Flux is the application architecture that Facebook uses for building client-side web applications. It complements React's composable view components by utilizing a unidirectional data flow. It's more of a pattern rather than a formal framework, and you can start using Flux immediately without a lot of new code.
Flux applications have three major parts: the dispatcher, the stores, and the views (React components). These should not be confused with Model-View-Controller. Controllers do exist in a Flux application, but they are controller-views — views often found at the top of the hierarchy that retrieve data from the stores and pass this data down to their children. Additionally, action creators — dispatcher helper methods — are used to support a semantic API that describes all changes that are possible in the application. It can be useful to think of them as a fourth part of the Flux update cycle.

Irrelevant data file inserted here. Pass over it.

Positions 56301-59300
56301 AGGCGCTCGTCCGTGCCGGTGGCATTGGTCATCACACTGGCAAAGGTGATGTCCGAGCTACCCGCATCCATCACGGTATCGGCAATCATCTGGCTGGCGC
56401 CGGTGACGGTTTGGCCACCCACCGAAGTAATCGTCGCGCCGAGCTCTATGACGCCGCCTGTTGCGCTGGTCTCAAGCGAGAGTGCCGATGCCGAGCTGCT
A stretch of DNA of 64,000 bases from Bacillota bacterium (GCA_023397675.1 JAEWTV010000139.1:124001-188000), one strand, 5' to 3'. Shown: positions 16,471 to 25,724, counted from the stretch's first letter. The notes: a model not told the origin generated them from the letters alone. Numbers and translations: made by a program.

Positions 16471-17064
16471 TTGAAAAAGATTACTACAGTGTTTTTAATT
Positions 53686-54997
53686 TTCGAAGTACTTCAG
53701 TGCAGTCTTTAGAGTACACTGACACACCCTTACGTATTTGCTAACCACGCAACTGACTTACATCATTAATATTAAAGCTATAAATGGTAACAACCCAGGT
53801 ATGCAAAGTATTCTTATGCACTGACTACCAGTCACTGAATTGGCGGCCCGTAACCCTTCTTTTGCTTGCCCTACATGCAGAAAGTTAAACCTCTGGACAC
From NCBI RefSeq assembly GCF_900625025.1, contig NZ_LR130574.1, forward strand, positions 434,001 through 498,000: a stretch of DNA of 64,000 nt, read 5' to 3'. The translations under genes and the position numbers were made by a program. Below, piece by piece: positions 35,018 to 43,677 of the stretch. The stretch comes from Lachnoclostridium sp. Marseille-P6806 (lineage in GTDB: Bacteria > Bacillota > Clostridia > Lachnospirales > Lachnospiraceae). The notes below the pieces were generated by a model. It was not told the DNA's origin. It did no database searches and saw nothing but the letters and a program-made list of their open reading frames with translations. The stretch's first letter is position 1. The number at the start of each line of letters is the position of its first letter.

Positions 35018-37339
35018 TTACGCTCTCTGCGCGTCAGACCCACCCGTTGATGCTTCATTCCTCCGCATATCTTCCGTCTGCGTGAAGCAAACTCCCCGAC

Flux eschews MVC in favor of a unidirectional data flow. When a user interacts with a React view, the view propagates an action through a central dispatcher, to the various stores that hold the application's data and business logic, which updates all of the views that are affected. This works especially well with React's declarative programming style, which allows the store to send updates without specifying how to transition views between states.